Quick Hit: Maybe it’s her fault for having a shower?

The photo of a young Lara Bingle which has apparently been doing the rounds of the cricket and AFL players for some time now has been published in the Woman’s Day magazine. Woman’s Day say they did not pay for the image.  If you haven’t seen it, it is a head and shoulders shot of Lara with her arm covering her chest area, and an expression of distress on her face. She obviously did not consent to having this photo taken, much less published. She is now in the process of sueing the photographer, Brendan Fevola who apparently took the picture with a mobile phone. Bingle and Fevola were in a relationship at the time. The picture has also been on the front page of the HeraldSun and in other online newspapers.

The SMH today has an opinion on whether the defamation action would succeed:

Nicholas Pullen, a partner at TressCox lawyers, said Bingle would struggle to successfully sue Fevola unless she could prove he provided the photograph to Woman’s Day.‘‘Bingle would have to prove [the photograph] came from Fevola and then she would have to prove when Fevola sent it off, the reasonable person would expect it to end up in Woman’s Day,’’ Mr Pullen said. (SMH article here)

Not being a lawyer, I have to take his word for it. However, I would have expected a lawyer who deals with defamation to be a little more aware than to let loose something like this:

‘‘The next step in any defamation formula is, how is it making people think less of Lara Bingle than they already do. Well, she’s coming off a low base on that one. (my emphasis added)(ETA:An excellent explanation of defamation law at Skepticlawyer)

Then this:

‘‘In the version of the photograph I have seen, it doesn’t look like you are seeing terribly much more of Lara Bingle than you have already seen.

There is a difference. A big difference. It doesn’t matter that she uses her appearance to make money as a model. It’s a job, a well paid one, and she is within her rights to choose it. It is a choice that the patriarchy approves of. To say that then makes her fair game for anyone to take photos of her without permission and distribute them as they like is not an excuse for bad behaviour aimed at embarrassing and humiliating someone in public.

Update: Legal Eagle has done a post on the legalities of this case. Many thanks to LE.

Categories: ethics & philosophy, gender & feminism, law & order, media

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8 replies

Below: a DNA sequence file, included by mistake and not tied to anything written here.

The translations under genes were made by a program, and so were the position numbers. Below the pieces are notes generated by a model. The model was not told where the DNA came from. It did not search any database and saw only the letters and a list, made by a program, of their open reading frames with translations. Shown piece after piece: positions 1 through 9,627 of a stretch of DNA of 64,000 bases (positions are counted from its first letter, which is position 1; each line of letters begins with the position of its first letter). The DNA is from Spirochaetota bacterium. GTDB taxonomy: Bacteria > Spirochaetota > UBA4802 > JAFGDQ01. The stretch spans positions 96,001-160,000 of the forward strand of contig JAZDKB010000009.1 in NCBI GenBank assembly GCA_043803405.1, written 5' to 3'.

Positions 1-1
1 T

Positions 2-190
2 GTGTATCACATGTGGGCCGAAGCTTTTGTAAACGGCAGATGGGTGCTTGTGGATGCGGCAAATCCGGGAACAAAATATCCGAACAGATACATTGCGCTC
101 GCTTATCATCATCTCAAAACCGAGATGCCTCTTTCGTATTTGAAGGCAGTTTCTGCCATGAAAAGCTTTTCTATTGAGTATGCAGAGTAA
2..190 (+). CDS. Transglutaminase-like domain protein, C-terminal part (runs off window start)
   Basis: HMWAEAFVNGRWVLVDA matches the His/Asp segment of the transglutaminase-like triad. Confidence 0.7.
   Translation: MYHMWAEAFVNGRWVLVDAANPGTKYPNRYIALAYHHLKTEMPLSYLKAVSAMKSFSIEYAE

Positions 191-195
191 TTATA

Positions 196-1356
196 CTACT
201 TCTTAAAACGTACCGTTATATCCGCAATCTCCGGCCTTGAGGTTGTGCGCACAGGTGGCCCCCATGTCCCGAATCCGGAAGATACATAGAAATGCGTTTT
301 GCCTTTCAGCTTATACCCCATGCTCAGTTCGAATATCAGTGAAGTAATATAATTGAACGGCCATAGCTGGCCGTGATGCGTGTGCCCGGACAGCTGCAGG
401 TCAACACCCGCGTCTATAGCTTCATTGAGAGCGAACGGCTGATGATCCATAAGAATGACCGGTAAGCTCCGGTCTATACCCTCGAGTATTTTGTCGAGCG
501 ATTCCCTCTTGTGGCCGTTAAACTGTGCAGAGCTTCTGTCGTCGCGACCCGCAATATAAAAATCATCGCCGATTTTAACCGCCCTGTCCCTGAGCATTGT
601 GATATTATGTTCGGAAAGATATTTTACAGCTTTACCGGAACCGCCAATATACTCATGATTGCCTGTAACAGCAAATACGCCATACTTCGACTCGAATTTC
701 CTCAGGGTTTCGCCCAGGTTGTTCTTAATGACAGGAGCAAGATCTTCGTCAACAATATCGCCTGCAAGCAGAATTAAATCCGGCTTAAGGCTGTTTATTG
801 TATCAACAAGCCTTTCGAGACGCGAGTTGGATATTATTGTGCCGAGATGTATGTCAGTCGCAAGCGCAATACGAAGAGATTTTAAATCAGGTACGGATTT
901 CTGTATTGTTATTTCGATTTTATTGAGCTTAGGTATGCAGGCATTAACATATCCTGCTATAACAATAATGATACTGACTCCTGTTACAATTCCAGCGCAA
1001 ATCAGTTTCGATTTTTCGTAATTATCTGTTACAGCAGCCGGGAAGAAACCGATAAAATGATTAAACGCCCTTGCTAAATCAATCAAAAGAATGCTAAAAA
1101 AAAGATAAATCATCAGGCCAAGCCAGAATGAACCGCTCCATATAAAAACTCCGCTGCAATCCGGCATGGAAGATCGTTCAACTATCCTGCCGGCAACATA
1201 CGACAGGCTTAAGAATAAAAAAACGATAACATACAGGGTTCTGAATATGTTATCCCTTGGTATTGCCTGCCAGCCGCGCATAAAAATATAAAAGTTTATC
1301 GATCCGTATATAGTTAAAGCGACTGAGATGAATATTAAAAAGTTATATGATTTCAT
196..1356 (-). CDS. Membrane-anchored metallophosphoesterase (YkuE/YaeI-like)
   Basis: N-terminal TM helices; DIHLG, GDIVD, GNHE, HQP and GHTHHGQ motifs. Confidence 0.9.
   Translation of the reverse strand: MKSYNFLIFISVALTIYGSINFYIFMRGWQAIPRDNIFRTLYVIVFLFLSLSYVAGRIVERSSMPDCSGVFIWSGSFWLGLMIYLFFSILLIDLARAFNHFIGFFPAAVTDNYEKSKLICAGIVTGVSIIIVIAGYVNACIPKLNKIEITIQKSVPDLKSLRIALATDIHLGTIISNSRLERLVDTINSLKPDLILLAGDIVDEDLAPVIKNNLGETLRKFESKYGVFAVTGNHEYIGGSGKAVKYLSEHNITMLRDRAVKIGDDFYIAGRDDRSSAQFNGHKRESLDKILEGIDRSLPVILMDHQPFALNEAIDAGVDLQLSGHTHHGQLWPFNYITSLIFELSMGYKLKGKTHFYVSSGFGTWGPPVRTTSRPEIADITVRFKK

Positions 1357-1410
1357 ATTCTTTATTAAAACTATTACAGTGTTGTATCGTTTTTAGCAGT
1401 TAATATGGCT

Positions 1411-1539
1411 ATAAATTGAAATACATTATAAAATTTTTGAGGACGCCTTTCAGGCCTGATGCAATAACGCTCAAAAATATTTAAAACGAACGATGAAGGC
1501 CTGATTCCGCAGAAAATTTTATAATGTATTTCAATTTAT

1. When I heard some talking head say today that it wasn’t that different from pictures she’d had in skin mags, I saw red. Yes, a business transaction where everybody is absolutely clear up front exactly what images are going to be taken and how they are going to be submitted for publication is just exactly like a shithead boyfriend sneaking up and taking a picture without asking first and with no discussion of what will happen to the image afterwards. No difference at all! How could such a hussy have the expectation that her boyfriend wouldn’t just take snapshots of her naked body any damn time he liked without giving her any control over the distribution of the images?
    The contempt of these people for Bingle drips off their sneering lips every time they open them.

  2. The poor woman. This situation brings to mind the incident in the US where a female sports journalist was filmed in a hotel room without her consent, and the video was then plastered all over the internet. In that case, some people justified their consumption of the images* by noting that the journalist was always “covered up” while working, that she had denied them access to something they wanted and felt entitled to.
    According to some people (and news outlets) Ms Bingle has no right to demand privacy because she’s a bikini model. Ms Bingle’s right to privacy is not predicated on her “hotness” or her job description, it’s predicated on the fact that she’s a human bloody being!
    *According to what readers of some USian blogs I frequent reported people IRL as saying.

  3. The lawyer has his head up his butt. The issue here is whether there was any attempt to contact Bingle before they went ahead with publication (the same problem that came up with the ‘Hanson’ photographs that turned out to be so very, very fake).
    We’ve covered all the defamation issues that come into play here:
    Thanks SL, post updated with link ~ Mindy

    • SL, I think the lawyer is playing two games – one for court, and one for the media. The media game involves blackening Bingle as much as they can so that the public thinks that what Fevola did is no big deal, and therefore he continues to enjoy his sponsorship deals etc. The court game will involve trying to manoevre a settlement ASAP I reckon.

  4. The Woman’s Day is a disgusting cohort to this vileness.
    They apparently got the photo from somebody named Dylan*Howard.
    He and the WD need to be sued very efficiently.
    I have no interest in Ms.Bingle’s behaviour, but I l0athe the WdD and am reminded that Dr. Germaine Greer wrote once “most women have no idea how much men hate women”.

  5. LE has now written a post directly on point here, with relevant legal authorities:
    .-= skepticlawyer´s last blog ..‘For War is a Drug’ =-.

  6. Her body is not public property. How hard is it to understand this?

  7. And what about the news sites that have also run the photo? They are just as bad – actually, they’re worse because, unlike a magazine, they have a massive audience and stories are permanent.

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